For those of us in the UK this was the name of a documentary that aired on Channel 4 on Wednesday night (right after One Born Every Minute). Well I say documentary, it was more of an amusing look at 6 diverse families by actress/writer/comedian Sharon Horgan, and of course the were people with pretty extreme views or ways of doing thing, because if they’d been anything like approaching the middle ground it just wouldn’t have been that interesting.
Ten minutes in and I was already feeling like a terrible parent watching the ridiculously slim and flat stomached woman who had home birthed six kids, extended breast-fed them all, pregnant with her seventh and was now home schooling (and was younger than me). I looked at the tv with a growing sense of guilt as frequently IT entertains the children while I’m doing dishes or cooking dinner or *ahem* writing this blog. I then thought about what a bad tempered oul witch I’ve been for the last few months and how the little uns I’m afraid to say have a borne a certain amount of that, especially yesterday when the Squishy one was stuck on a two minute temper tantrum cycle and by 3 o’clock I had lost not only all my patience but the will to live too. I get scared sometimes, really scared, at the thought of throwing another baby into this mix. How on earth will I cope with it all? Will activities with the toddlers suffer even more because I’ll be occupied with the little one?
There is something I have noticed though, my kids’ behaviour is directly proportional to the amount of attention I am paying to them. If they have my focus they are (mostly) a dream, if I am distracted or trying to get something else done they are (mostly) a nightmare. I am far from having worked out what it takes to be a good mother but I know a big chunk of that is keeping your sanity intact and here’s a few lessons I have learned that help you to do just that –
1. Accept that the minute you hand children play-doh, plasticine, moon sand, paint etc they will immediately smush all the colours into one revolting shade of brown. I spent so much time with my eldest stressing about how she wasn’t “doing it right” or “ruining” the play-doh. I have given up on such ridiculous adult notions, the kids don’t care how it looks, if you just let them get on with it you may get up to 45 MINUTES of unbridled peace as they have an important learning experience AND lots of fun.
2. Equally don’t be a control freak in the kitchen (within reason, obviously don’t let them play with the oven). When it comes to baking don’t sweat them making a mess, sticking their hands in the dough etc. I wouldn’t advocate letting them make the chocolate souffle for your fancy dinner party, but as much as possible let them be hands on with the baking. One tip I did get from that How To Be A Good Mother show is sticking a craft mat on the floor and letting them do all the mixing and measuring there, so simple but so genius. I made cranberry and white chocolate cookies with the kids on Thursday and I was 90% less of a control freak than usual, okay I still measured out the ingredients but I let them tip everything into the bowls, they held the electrical mixer and then the wooden spoons etc. I only took over at the end to give everything a proper good mix. Another lesson is don’t be offended if other people do not want to eat your children’s creations. I wash my son’s hands frequently but in between times he usually has one finger up his nose and the other hand in his butt crack (come back nappies, all is forgiven), so I wouldn’t be surprised if someone looked at them, then at the cookies and said “errr, no thanks.”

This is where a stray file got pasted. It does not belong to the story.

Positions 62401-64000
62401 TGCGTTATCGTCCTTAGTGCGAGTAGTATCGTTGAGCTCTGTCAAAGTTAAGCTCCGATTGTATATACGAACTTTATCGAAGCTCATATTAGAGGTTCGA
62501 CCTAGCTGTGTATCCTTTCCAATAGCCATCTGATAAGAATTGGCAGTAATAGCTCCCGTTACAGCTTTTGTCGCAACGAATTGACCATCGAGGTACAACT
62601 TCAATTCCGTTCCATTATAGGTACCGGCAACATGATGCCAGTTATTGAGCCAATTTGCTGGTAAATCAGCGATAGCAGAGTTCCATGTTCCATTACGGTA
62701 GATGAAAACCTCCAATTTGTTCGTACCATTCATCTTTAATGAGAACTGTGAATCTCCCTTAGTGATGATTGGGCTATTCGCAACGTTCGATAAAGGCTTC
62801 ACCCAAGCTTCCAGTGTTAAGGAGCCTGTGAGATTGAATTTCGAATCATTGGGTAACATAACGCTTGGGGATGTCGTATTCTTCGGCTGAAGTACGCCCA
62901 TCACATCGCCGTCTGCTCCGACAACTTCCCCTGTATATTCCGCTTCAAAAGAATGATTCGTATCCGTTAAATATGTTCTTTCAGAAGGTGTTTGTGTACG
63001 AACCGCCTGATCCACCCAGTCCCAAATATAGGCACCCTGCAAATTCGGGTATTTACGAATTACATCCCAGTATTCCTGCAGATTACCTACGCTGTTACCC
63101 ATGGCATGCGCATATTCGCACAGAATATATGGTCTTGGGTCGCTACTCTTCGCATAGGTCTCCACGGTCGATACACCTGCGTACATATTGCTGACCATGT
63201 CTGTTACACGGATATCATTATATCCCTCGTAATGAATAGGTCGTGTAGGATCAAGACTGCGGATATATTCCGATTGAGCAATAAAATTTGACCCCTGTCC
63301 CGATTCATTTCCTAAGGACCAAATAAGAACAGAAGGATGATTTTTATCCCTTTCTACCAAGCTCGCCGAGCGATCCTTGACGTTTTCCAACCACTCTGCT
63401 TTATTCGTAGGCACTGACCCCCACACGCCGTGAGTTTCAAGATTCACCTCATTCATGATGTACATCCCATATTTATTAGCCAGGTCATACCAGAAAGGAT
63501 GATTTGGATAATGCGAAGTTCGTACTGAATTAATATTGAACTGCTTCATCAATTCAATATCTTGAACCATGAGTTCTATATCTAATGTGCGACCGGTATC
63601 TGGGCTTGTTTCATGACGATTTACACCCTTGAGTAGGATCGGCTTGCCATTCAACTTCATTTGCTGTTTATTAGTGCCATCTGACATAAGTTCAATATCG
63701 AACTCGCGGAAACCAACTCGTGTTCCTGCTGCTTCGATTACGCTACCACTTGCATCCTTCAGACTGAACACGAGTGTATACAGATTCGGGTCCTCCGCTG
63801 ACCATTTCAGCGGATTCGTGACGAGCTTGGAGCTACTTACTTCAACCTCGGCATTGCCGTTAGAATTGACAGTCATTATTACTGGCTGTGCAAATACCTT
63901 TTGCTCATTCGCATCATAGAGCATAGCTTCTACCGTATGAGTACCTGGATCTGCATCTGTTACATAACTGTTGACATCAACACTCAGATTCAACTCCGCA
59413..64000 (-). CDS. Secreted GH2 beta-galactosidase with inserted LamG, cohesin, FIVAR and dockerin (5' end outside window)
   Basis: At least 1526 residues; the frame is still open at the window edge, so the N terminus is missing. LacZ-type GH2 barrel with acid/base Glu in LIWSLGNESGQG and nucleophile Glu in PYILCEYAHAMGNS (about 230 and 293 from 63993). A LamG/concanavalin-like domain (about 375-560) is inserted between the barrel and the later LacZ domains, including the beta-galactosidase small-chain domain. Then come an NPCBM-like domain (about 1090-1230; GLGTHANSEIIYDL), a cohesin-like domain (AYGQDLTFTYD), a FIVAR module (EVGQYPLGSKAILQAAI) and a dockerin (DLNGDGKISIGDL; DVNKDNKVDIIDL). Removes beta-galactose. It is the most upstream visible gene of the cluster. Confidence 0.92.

3. They will value the activities that you value. When the kids are painting, or drawing or colouring, it helps to sit down beside them and doodle a bit yourself. It’s a fabulous stress reliever and it helps them to see that it’s an important activity, it must be because mammy is doing it too. Also never try to direct your children into drawing particular objects or people, free drawing is just as important as impressing your friends with their portrait of “Daddy”. They have years of schooling ahead of them where teachers are going to try and shape their art, just let them explore.
4. Make tidying up a game. There is actually a very limited window where children WANT to help you around the house, when it has a big novelty factor for them and makes them seem oh so grown up. EXPLOIT THIS. No they are not always going to be cooperative but it’s worth a try, start as you mean to go and all that. It’s far better to get them used to putting their stuff away at the end of the day than you collapsing on the sofa after finally getting them to bed and then dissolving into tears at the unholy state of your living room.
5. Remember to enjoy them. The time when they are small is so fleeting. Even the newborn, sleep deprived, give me coffee or kill me stage is over all too fast. There is such a limited amount of time when they will lie curled up on your shoulder, there is such a limited time when you are their world and all they want is to be close to you. The stage of their life where they are pushing for independence or being independent is many, many times longer. Keeping your sense of humour is vital too.
6. Love them and show it.